James Young, United States representative and lawyer, was born on a farm near Henderson on July 18, 1866. He left the family farm at the age of twenty-one to travel to Austin. He received a law degree from the University of Texas in 1891. That same year he was admitted to the bar and married Allie Nash of Kaufman. For the next twenty years Young remained in the county seat of Kaufman, practicing law, running a farm, and raising his son and daughter. Young was a lifelong Democrat and supported James S. Hogg. He developed a reputation as an ardent supporter of prohibition; he refused to defend any person accused of violating the liquor laws and volunteered his services to the county district attorney to assist in prosecuting violators. In 1911 Young, who had never run for public office, announced his decision to seek election as representative for the Third Congressional District. His successful campaign in 1911 was the first of five electoral victories. During his tenure in the House (1911–21), Young focused his efforts on assisting Texas farmers, when he served as a member of the House Committee on Agriculture. His colleague, Sam T. Rayburn, believed Young to be, "one of the first of the outstanding advocates of relief of the agricultural classes." Young was also a bitter opponent of the federal income tax. Although he was unopposed in 1921, Young surprised his fellow Democrats by announcing his retirement from the House. He returned to Kaufman, where he resumed his law practice. In 1928 he again surprised his political colleagues by publicly supporting Al Smith. Young announced his candidacy for the Democratic nomination for governor in 1930. One of eleven candidates, Young's campaign centered on raising money for the depression-ridden state. He advocated taxes on sulfur, gas, and pipe lines. The former congressman finished fifth and immediately announced his support for Ross S. Sterling in his runoff with Miriam "Ma" Ferguson. Following the election of 1930 Young returned to Henderson. He continued to practice law until 1937, when he moved to Dallas to live with his daughter. On April 29, 1942, he died at his daughter's home. He was buried in the Baptist cemetery at Kaufman.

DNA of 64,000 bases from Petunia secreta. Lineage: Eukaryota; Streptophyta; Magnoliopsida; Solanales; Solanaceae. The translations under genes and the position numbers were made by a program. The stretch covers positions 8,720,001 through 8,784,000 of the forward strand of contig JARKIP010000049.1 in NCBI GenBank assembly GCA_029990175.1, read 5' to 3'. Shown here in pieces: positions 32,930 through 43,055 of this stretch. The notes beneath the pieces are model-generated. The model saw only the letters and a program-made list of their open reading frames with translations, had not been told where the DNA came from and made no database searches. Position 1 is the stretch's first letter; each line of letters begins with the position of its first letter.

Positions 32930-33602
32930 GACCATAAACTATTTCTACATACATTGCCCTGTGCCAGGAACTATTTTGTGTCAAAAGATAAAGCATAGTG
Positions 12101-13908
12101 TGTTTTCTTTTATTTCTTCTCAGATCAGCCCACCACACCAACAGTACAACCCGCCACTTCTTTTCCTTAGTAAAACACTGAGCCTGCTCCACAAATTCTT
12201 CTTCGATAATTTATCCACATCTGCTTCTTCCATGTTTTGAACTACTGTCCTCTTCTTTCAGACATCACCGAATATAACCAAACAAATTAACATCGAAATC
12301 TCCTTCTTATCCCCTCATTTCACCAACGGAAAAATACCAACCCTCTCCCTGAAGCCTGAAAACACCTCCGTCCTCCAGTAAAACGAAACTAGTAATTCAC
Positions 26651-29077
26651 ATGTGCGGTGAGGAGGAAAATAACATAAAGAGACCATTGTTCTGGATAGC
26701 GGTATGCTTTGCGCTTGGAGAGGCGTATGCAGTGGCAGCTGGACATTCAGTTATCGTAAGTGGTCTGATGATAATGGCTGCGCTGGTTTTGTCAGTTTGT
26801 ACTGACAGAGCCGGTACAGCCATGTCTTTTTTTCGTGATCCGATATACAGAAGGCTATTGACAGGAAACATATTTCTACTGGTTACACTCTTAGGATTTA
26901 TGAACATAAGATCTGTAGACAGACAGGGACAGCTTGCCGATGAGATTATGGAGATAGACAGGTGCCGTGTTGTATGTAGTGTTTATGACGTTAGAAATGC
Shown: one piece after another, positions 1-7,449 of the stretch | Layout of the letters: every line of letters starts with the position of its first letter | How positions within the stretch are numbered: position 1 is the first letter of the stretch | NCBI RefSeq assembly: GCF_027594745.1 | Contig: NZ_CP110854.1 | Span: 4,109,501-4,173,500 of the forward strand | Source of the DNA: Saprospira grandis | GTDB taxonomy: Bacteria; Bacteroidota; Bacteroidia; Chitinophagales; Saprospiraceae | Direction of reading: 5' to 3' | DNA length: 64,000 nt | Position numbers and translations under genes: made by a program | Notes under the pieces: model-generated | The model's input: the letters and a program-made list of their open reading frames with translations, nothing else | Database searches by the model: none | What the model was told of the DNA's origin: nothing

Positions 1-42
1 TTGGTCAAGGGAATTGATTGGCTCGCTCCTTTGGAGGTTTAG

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Norman D. Brown, Hood, Bonnet, and Little Brown Jug: Texas Politics, 1921–1928 (College Station: Texas A&M University Press, 1984). Biographical Directory of the American Congress. Seth Shepard McKay, Texas Politics, 1906–1944 (Lubbock: Texas Tech Press, 1952).
Law, Law Enforcement, and Outlaws
Dallas/Fort Worth Region
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Handbook of Texas Online,
accessed May 19, 2022,
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